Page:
The protest group Women of the Wall is back in the news. They have been fighting for the right to hold prayer services at the Western Wall in Jerusalem for years–drawing fire from the Orthodox for doing so–dressed in prayer shawls and reading from the Torah. These are practices that are normative for Conservative, Reform and Reconstructionist congregations in the United States but considered an outrageous violation of the customs of the site that is operated as if it were an Orthodox synagogue rather than a national shrine of the Jewish people, which is the way most Americans think of it. In recent months, members of the group were again arrested when they tried to hold a prayer service. The controversy was further fueled this week when Jerusalem Police Chief Yossi Pariente sent a letter to the head of the protest group warning her that they were prohibited from saying Kaddish—the Jewish prayer of mourning—when they held their monthly service at the Wall.
The ensuing furor was only contained when the rabbi who heads the Western Wall Heritage Foundation, which oversees the place, said no women would be arrested for saying Kaddish. That assurance was delivered to Natan Sharansky, the hero of the Soviet Jewish movement who now heads the Jewish Agency, the philanthropic group responsible for the absorption of Jews from the Diaspora into the country, who had expressed his dismay at this development.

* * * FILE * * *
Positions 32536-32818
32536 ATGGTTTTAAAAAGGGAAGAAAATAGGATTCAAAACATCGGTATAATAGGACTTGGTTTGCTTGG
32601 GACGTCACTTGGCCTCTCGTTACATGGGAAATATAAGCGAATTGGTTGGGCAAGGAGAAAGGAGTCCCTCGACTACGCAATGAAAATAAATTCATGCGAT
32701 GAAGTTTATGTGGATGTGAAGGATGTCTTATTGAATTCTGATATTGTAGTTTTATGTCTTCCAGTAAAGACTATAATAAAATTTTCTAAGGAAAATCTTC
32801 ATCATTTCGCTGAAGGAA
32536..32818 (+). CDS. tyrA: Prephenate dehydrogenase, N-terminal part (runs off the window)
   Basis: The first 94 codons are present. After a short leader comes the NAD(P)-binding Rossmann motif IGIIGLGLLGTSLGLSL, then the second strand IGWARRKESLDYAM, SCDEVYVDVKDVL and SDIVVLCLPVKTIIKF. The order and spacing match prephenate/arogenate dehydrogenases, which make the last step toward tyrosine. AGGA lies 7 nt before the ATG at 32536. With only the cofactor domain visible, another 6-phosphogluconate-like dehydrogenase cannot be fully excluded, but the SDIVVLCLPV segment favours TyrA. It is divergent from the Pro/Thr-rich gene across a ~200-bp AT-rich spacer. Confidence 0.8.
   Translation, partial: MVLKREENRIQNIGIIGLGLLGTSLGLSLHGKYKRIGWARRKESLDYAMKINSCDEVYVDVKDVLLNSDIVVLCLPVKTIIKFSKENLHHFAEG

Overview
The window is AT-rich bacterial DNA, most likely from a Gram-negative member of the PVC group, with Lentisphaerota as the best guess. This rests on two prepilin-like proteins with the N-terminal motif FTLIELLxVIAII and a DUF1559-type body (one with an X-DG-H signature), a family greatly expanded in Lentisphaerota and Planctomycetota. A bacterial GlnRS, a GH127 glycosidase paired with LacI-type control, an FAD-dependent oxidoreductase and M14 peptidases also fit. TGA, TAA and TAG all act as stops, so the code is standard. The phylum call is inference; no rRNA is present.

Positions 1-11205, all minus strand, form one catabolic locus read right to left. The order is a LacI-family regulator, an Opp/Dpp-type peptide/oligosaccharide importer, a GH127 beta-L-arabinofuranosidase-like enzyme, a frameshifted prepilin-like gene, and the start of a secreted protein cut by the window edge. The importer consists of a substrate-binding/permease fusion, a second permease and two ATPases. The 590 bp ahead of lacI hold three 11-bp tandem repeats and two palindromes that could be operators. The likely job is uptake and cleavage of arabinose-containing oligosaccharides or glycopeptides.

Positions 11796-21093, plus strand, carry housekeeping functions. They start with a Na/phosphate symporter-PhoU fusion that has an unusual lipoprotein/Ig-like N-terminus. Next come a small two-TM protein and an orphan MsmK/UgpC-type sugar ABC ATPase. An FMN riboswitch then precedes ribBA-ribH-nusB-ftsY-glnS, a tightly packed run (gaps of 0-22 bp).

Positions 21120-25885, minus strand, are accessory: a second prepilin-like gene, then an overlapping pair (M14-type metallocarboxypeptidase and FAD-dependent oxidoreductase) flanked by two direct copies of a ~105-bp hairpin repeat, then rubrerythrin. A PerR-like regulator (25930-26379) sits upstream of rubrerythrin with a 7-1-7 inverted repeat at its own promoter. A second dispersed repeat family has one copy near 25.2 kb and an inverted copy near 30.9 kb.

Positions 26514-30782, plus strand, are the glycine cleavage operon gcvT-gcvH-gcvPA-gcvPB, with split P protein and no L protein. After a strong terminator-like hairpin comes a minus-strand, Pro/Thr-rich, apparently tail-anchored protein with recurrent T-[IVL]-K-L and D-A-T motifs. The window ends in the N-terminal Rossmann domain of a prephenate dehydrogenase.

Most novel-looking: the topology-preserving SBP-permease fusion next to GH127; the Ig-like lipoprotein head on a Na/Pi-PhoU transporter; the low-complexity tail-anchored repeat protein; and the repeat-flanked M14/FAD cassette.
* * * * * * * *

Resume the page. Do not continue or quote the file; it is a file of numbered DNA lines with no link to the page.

But the exchange shouldn’t reassure anyone. The problem at the Wall is not only not going away, it is escalating and it’s obviously going to take more than talk from Sharansky, who was asked by Prime Minister Netanyahu to deal with the situation. Israelis need to understand that the damage being done to their country’s image by these goings on is not a minor issue. As much as he dreads any involvement in what appears to him to be a no-win situation, it is high time for him to step in and stop the madness.